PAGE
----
MAY 2021
Khaas Baat : A Publication for Indian Americans in Florida
Health & Wellness

CoronaVirus Pandemic – XII: More questions …

Dr. M. P. Ravindra Nathan

By M. P. Ravindra Nathan,

It has been over a year since the arrival of coronavirus. No doubt, this pandemic has been a tragedy but it also exposed our lack of preparedness in dealing with such a crisis. Although many lives have been lost, with vaccination progressing at a rapid pace, the new cases are coming down along with the death rate. However, a new surge is beginning to occur and in certain states like Michigan, cases are skyrocketing, so beware!

At this juncture there are many questions and doubts in everyone’s mind. Let’s try to find out some answers.

  1. How safe is it to move around after vaccination? Being vaccinated doesn’t mean that you’re totally immune to Covid-19 infections. It takes about 4-6 weeks to develop antibodies. Even if you have enough antibodies, infections can occur but they tend to be mild. I know at least two examples of this happening when a fully vaccinated physician couple attended a wedding ceremony in Mumbai and a few days later both came down Covid-19.

According to CDC, “If you, your family and friends are fully vaccinated, gathering in small groups without masks is considered low-risk. Although fully vaccinated people could still spread the virus, the vaccines are excellent in protecting you from severe illness, hospitalization and death.

  1. What is causing the current surge of new cases? New mutated strains of corona virus called ‘variants’ are spreading all over USA. Florida has also seen an uptick in the number of cases, especially the Brazilian and South African strains. “Although the variants are playing a part, it is not completely the variants,” say the experts. “What we’re likely seeing is because of events like spring break and pulling back on the mitigation methods especially by the youngsters.” Which means we need to continue all the precautions for a lot longer.

  1. How about vaccines and blood clots? Johnson and Johnson’s single dose corona vaccine has reportedly caused blood clots in six people recently and it has created a lot of anxiety and hesitancy to vaccinate among the public. And this particular vaccine is on pause right now. But please note, this is a rare event considering millions have already been vaccinated without any major side effects. “The overwhelming likelihood is that you will be just fine,” says Dr. Vivek Murthy, our surgeon general. So, please go ahead and get vaccinated. In India, there has been an explosion of cases among the unvaccinated young and middle aged people primarily because of the severe decline in compliance of Covid-appropriate behavior. So they are bringing back the ‘lockdown’ and other restrictions! This can happen in the U.S. too if we are not careful.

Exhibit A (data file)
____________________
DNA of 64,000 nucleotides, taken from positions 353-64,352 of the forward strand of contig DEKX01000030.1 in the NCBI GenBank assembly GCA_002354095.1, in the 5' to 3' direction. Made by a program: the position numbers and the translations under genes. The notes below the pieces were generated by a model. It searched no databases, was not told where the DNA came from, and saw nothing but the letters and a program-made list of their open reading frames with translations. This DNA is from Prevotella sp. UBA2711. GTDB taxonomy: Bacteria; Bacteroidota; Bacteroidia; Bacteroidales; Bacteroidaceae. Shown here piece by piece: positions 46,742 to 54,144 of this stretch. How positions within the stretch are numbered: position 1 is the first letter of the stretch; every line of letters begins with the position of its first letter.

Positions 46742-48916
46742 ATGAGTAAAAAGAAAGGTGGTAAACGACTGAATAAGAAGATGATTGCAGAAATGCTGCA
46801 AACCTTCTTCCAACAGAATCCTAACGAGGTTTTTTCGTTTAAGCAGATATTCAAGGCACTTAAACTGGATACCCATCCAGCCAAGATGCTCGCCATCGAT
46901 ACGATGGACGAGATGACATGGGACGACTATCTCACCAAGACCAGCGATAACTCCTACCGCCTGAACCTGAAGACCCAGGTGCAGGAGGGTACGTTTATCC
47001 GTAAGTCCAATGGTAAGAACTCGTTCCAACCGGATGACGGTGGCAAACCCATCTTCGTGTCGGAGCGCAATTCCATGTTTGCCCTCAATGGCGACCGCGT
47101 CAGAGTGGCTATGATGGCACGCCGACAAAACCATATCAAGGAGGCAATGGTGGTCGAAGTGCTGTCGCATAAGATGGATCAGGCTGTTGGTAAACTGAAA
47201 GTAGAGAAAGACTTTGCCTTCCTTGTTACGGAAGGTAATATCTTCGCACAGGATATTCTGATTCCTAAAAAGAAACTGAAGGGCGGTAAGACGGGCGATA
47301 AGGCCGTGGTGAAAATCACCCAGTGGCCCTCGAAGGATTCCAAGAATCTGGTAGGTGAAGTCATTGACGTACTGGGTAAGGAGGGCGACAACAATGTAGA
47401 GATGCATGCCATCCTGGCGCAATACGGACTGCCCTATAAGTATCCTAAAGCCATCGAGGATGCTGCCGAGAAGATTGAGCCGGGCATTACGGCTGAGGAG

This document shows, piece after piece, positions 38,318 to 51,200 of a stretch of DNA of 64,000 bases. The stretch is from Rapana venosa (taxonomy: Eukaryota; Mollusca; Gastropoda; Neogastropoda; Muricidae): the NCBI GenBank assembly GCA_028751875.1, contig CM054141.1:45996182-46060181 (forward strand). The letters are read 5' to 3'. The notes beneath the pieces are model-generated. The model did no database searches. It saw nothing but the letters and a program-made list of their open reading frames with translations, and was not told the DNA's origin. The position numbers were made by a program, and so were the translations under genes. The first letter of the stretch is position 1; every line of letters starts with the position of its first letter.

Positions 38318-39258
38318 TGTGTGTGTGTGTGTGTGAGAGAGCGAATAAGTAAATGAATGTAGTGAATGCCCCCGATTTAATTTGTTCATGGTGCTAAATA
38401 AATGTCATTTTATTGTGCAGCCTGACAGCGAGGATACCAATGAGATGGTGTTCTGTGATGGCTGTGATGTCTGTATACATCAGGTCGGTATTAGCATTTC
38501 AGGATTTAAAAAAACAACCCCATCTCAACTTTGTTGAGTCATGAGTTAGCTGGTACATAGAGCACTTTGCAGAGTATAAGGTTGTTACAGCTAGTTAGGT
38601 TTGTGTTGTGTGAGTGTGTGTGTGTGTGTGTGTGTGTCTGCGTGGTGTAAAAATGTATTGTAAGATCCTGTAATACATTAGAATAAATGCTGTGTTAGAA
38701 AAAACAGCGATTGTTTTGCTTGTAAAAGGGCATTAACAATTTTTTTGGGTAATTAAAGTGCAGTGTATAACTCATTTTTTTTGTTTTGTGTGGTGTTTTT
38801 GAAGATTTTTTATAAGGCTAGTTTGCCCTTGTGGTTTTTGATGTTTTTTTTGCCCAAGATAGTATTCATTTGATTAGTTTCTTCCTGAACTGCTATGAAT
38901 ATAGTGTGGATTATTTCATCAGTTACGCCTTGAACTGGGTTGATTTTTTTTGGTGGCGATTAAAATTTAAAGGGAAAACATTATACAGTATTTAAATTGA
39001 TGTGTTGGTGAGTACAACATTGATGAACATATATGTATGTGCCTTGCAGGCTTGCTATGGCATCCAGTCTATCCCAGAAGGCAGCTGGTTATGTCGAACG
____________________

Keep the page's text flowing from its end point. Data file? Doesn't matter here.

1. How do you deal with vaccine hesitancy? Sadly, recent national polls continue to show a significant number of patients are still reluctant to get vaccinated. So, every one of us who believes in science and follow the CDC guidelines should act as the ambassadors for vaccination. Already 31 percent are fully vaccinated and the numbers are going up daily. As it is for any complex project, the last mile is the hardest, so we have to continue to persuade and convince the naysayers that this is the only way to achieve herd immunity and win against the pandemic.

  1. How about travelling by plane if you’re vaccinated? CDC is still cautioning against nonessential travel even for those who are vaccinated. For short distances, travel by the road may be safer but for long distances, you may travel by plane as long as you follow all precautions.

  1. What about post-Covid-19 syndrome? Sadly, a subset of patients who have recovered from Covid-19 may continue to experience symptoms like fatigue, shortness of breath, joint pains, intermittent chest pains, sleeping difficulties and even brain fog. The risk is not confined to the elderly and we do not know how long this will last. Once again, prevention is the best strategy.

We are not yet close to the end of the pandemic. "Summer should be fairly quiet in terms of Covid, if vaccinations rise and people don't stop wearing masks. But a considerable surge will occur over next winter because the new variants are more transmissible, and people will likely relax social distancing and mask wearing,” predicts the experts. So, continue all the precautions, get vaccinated as soon as possible and try to boost your own immunity to build resistance against any and all infections.

To be continued …

M.P. Ravindra Nathan, M.D., is a cardiologist and Emeritus Editor of AAPI Journal. For further reading, “Second Chance - A Sister’s Act of Love” by Dr. Nathan from Outskirts Press, can be found at

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